KIH #82 – Verkacktheit

  • Pop. With the smell of napalm following that noise on an otherwise fine morning, it wasn’t the weasel. It was one of my mono amps. Its flashing blue light indicated a fault condition. Off I powered it, then back on. The blinking persisted. Time to pack up and ship out for repair. What other amp/s did I have that might sound similar to tide me over?

    A look through the hifi closet spotted a promising candidate. In it went, then on. Now we hit the Verkacktheit of today’s feature. Similar wasn’t the same. Of course, the word itself doesn’t promise otherwise in the first place. But there’s always hope as that strange contrarious force which clings to the most unlikely possibilities. This time reality bit instead. The sound wasn’t what I wanted it to be, not even for the two weeks until the repaired amp’s return.

    There’s the rub. After 20 years on the beat, my preferences had become so hyper-specific that a quite narrow deviation felt unacceptable. When we start our audiophile adventure, the world is our oyster. There are highways and byways to explore, electrostatic speakers, ribbons and planarmagnetics, omnis and dipoles, widebanders and multi-ways and horns, tubes and transistors, class A through H, vinyl, digital, resonance control, power delivery…the works.

    Our journey is guided by coincidence. It manifests as what we’re exposed to and have access to. As we play the buy’n’sell game, we begin to cover more bases. With those, we begin to recognize what we like. A writer only recognizes his/her voice by writing for long enough. One day it simply shows up, gets acknowledged then integrated.

    Audiophilia is like that. As we sample virtual Thai, Sushi, Italian, French, Indian and Moroccan aural cuisines, we get to grips with the main available flavors. As we develop a favourite, we subsequently discover subtle permutations and refinements within our now focused sonic kitchen. As time goes by and our experiments continue, we could—as I was just reminded of—become so specific about what our ideal/perfect sound is that precious little knocks us off the straight and narrow. Crash.

    I would suggest that now is the time to call it quits, the journey at an end, the chase over. I found it actually quite irritating to recognize how bothered I was by the small but to me significant difference the interim amp caused; how it interfered with my relaxing into that familiar space of just right.

    It’s a function also of a mature fully dialled system. It’s when all its elements connect just so. It’s like a car freshly back from a major tune-up. It performs as new. That serves as a stark reminder of the interim performance deteriorations we accepted as normal to no longer notice or question them. In a finely balanced system, it takes very little to upset the order of things. Add that a long engagement with any hobby sensitizes us to its particular art. Now personal perfection lives on a razor’s edge.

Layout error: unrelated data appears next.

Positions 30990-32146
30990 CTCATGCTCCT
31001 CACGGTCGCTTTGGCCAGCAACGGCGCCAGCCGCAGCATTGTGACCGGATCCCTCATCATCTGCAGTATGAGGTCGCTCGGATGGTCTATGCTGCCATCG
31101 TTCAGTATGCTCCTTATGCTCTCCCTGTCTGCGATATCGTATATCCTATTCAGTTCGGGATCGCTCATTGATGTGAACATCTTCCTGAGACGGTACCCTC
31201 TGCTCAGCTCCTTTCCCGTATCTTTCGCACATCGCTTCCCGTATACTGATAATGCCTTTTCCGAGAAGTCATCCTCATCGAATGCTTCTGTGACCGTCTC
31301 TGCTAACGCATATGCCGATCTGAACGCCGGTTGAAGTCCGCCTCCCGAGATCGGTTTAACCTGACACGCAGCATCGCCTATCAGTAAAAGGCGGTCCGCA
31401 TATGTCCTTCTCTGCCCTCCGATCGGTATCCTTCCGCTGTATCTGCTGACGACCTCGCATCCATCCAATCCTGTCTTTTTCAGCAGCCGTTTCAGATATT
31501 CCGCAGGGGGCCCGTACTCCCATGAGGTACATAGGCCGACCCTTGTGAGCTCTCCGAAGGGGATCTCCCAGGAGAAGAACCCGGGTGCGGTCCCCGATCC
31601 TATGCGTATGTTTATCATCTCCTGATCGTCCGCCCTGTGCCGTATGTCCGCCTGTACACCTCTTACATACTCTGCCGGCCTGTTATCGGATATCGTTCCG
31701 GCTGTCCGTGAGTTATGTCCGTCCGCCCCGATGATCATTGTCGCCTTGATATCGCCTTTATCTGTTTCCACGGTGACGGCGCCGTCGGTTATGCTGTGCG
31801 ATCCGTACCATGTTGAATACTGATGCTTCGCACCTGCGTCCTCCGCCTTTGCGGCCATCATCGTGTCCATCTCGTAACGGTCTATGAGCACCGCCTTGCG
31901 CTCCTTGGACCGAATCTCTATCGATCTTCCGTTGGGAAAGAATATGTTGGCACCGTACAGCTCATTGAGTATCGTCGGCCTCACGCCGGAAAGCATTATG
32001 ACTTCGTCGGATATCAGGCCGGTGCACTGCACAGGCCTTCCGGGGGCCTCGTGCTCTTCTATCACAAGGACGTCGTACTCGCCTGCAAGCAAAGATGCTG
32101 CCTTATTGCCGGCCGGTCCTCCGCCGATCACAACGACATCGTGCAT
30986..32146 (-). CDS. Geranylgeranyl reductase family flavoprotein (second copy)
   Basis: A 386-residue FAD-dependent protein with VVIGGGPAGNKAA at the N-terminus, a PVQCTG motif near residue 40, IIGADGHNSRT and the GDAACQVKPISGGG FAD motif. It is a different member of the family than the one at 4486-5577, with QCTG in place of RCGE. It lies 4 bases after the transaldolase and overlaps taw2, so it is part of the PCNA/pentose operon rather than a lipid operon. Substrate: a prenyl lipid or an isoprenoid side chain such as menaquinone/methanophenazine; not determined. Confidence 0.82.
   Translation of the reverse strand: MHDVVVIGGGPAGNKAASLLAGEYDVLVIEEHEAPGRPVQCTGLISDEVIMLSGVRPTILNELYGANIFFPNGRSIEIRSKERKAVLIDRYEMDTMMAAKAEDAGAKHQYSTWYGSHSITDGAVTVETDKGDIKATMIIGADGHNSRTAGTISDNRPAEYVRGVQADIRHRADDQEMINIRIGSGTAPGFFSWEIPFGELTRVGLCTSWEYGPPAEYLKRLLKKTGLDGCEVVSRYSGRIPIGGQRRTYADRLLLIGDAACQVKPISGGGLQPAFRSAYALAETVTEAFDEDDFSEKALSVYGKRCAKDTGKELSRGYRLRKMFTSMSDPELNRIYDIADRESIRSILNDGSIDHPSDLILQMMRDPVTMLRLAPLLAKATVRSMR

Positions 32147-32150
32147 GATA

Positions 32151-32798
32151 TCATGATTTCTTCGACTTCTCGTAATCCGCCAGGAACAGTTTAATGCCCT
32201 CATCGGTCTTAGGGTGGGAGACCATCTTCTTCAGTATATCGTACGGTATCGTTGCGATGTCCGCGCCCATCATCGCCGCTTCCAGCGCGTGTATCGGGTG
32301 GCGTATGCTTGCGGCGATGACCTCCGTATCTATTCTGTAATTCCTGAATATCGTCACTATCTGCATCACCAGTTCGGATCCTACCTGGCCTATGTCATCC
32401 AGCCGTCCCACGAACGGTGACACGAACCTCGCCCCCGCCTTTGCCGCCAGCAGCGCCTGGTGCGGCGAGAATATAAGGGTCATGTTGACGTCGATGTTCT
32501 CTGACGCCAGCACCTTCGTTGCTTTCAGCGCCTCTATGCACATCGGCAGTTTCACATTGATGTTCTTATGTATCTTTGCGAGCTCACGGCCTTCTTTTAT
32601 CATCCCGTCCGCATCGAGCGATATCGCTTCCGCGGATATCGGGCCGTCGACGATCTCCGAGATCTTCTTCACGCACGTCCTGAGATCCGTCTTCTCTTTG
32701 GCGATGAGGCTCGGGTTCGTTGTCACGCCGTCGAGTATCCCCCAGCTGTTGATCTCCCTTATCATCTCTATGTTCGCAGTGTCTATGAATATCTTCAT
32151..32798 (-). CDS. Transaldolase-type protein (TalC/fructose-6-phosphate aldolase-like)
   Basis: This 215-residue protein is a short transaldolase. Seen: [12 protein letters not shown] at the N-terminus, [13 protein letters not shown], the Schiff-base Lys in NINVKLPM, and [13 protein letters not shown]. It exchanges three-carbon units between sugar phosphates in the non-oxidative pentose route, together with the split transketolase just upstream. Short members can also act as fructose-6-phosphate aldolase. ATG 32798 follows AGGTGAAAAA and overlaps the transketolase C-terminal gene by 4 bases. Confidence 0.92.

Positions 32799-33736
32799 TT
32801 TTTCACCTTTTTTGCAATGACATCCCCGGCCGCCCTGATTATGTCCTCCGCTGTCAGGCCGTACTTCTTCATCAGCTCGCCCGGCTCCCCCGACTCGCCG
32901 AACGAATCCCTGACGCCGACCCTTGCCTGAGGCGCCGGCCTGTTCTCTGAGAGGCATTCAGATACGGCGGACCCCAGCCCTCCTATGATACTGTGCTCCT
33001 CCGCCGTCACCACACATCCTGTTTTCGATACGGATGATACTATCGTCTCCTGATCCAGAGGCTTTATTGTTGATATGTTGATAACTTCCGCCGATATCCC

My favorite amps are discontinued even though their maker continues to support them. But thinking about my reliance on them did have me at hello. I wouldn’t really know what to replace them with if something unforeseen happened like my former contributors Marja & Henk passing away within a week from one another.

    What’s the takeaway from my little ramble today? To enjoy the audiophile adventure while our ideal sound hasn’t sharply formed yet, while there are still so very many roads to Rome to travel on. If your journey were to mirror mine—I have no idea whether it does– there will come a time when what works for you is so clearly and narrowly defined that playing around with anything else becomes less and less fun. Now we can’t wait to get back to our very personal very specific recipe. Now we have arrived. It’s time to look for a new game to play; or radically change our taste and start all over again.

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    Written by Srajan

    Srajan is the owner and publisher of 6moons. He used to play clarinet at the conservatory. Later he worked in audio retail, then marketing for three different hifi manufacturers. Writing about hifi and music came next, then launching his own mag. Today he lives with his wife Ivette and Chai the Bengal cat in a tiny village overlooking the estuary of Ireland’s Shannon river at County Clare’s border with County Kerry. Srajan derives his income from the ad revenues of 6moons and his contributions to Darko.Audio.

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